Similarly, I think, unlike Beetle fans, there was a “taken for granted”/ “you don't know what you have until it's gone” attitude with Ted. Martin, I remember reading what you had, about making it shocking. With the cover, (different perspective but similar to Crisis #7) I think it was also a Crisis-like way of making readers realize this was serious business. I also think I read where taking a character that is taken for granted or not as A-list and kill them can make a person care more about that character. Certainly there was that after Ted was killed off.

    Ted's death, however, also came at a time where Identity Crisis and the (sickening) rape and death of Sue Dibney and the grimdark aspect of it was popular, so Infinite Crisis continued that. However, Reyes appeared soon after, so it's tough not to think that a new legacy character would come into play, and with the desire for diverse characters, added with the popularity of Teen Titans and Ultimate Spider-Man, it would have only made sense to create Jaime Reyes. It may be interesting to note that Kord first appeared in 1996 and Reyes in 2006. When Reye's costume first appeared, the scarab “feet” on his chest promoted questioning if it was deliberate and a clue to something more with them also looking like a stylized number “52.”


  18. I had bought the Hal Jordan Rebirth because I had been enjoying pretty much all the Rebirth that I had read, and was happy that we had a sense of a recap or “orign” to what is going to happen in the book and was surprised at how lost I was reading it. It didn't make me want to buy anything else from it. I had thus thought the Rebirth Issues were a New 52 Zero Issue coming rightly beforehand but wondered why some comics didn't have any, such as Superwoman. The theory would definitely make sense, though not the best news on editorial.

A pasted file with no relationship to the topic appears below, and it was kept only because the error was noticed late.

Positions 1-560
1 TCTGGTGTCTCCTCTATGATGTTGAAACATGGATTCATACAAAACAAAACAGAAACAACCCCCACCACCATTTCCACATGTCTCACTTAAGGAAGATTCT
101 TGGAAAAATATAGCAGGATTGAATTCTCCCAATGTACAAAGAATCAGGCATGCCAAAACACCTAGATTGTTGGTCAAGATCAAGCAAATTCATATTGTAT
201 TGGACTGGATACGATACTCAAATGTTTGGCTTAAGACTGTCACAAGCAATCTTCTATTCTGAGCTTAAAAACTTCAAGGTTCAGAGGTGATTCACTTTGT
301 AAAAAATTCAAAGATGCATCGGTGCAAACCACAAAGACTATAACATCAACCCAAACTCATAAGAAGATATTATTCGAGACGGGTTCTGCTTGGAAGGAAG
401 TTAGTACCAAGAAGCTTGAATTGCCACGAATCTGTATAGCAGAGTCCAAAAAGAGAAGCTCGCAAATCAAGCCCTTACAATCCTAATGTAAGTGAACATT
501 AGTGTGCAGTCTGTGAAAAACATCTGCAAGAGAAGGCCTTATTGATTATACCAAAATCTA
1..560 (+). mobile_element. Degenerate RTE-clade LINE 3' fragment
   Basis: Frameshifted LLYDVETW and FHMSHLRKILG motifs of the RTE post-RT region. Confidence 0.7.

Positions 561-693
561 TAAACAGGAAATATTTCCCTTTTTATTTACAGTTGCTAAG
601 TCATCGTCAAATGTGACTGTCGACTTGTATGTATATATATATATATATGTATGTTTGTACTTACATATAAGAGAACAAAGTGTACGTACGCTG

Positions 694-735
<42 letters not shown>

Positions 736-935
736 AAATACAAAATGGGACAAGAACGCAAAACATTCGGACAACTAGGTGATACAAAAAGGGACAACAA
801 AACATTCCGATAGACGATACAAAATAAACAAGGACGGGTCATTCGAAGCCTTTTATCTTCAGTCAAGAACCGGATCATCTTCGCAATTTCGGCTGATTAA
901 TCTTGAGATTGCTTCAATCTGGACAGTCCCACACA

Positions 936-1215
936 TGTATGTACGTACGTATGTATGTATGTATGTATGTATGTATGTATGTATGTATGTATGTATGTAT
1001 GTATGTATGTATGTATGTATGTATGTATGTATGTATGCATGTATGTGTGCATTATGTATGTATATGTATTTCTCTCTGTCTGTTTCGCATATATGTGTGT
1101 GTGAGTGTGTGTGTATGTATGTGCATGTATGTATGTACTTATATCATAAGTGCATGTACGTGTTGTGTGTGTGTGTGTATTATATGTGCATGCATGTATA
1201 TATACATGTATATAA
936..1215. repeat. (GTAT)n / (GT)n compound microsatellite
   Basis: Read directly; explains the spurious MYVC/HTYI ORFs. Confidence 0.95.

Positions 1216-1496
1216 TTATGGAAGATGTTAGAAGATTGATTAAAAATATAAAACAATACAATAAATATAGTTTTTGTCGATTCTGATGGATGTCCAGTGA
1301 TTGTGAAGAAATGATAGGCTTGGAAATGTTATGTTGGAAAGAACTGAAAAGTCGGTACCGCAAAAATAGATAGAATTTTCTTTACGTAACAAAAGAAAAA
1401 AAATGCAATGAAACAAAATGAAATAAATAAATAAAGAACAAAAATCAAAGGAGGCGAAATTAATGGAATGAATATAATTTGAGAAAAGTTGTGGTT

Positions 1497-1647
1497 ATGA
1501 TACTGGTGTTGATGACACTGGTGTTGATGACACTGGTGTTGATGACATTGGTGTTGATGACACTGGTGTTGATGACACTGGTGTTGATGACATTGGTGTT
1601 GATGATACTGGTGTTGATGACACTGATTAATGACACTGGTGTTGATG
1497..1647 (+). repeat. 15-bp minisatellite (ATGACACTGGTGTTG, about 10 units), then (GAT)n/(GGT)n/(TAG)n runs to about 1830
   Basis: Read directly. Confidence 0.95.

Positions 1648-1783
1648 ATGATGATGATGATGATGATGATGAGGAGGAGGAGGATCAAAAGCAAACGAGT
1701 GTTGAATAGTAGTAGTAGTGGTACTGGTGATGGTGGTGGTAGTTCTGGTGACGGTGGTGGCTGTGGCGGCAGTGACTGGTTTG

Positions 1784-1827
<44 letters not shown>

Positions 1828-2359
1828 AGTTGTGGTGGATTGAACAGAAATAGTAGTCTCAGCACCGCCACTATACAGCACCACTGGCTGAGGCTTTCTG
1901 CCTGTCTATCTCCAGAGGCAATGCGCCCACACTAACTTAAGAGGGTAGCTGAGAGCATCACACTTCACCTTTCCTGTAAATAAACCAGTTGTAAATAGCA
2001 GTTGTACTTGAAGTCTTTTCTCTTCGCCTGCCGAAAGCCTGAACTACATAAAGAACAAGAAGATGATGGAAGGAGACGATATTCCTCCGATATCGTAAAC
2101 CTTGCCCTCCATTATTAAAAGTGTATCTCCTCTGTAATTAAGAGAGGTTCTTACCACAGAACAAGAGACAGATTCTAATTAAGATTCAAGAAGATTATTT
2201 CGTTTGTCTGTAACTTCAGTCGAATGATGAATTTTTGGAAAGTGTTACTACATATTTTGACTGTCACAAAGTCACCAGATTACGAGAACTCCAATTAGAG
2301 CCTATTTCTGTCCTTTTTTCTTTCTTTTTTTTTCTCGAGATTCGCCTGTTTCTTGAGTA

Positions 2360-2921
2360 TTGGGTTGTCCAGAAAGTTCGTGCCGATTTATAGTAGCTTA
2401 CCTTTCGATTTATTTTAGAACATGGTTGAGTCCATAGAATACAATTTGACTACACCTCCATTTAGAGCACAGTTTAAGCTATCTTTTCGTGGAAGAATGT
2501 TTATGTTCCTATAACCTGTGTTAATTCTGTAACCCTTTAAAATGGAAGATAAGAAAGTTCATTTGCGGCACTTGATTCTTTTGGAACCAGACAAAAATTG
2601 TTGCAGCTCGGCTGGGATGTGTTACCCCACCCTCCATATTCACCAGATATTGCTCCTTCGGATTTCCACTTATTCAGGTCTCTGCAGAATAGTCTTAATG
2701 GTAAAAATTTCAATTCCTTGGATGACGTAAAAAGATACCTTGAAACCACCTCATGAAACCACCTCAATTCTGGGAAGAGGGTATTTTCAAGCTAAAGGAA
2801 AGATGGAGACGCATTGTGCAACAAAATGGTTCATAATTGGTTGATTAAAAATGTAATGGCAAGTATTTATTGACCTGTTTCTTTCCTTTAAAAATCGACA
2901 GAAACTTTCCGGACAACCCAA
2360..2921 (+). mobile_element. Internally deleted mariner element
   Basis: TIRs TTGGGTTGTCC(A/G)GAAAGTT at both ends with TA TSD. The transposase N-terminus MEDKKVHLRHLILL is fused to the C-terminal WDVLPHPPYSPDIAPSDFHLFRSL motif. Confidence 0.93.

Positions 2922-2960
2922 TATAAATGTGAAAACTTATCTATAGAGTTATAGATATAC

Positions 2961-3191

19. I'd never seen the legs as a '52' – how fascinating!

    I think you can stop short of death when it comes to making people care about a character – that very issue in which he was killed did a great job of making him someone other than the loveable buffoon of JLI days. As it was, two characters died that day, as Max Lord became toxic.


  20. I'd forgotten you reviewed this – I didn't want to read it before I read the issue (which I did last Saturday). I really liked it, and will be following the series itself at least for a bit. It was fun and I like the characters,except, oddly, Ted so much; he's a bit of an ass here, but I'm willing to give him the benefit of doubt for now and assume he's just too excited over the scarab.

    I'd never read Jaime's previous series, as the first came out when I had stopped reading comics for the most part for over a decade, and when the new 52 started it just didn't pique my interest. This was definitely interesting, and the Ditkoesque cover sealed the deal.

    I'm looking forward to the proper start of the series!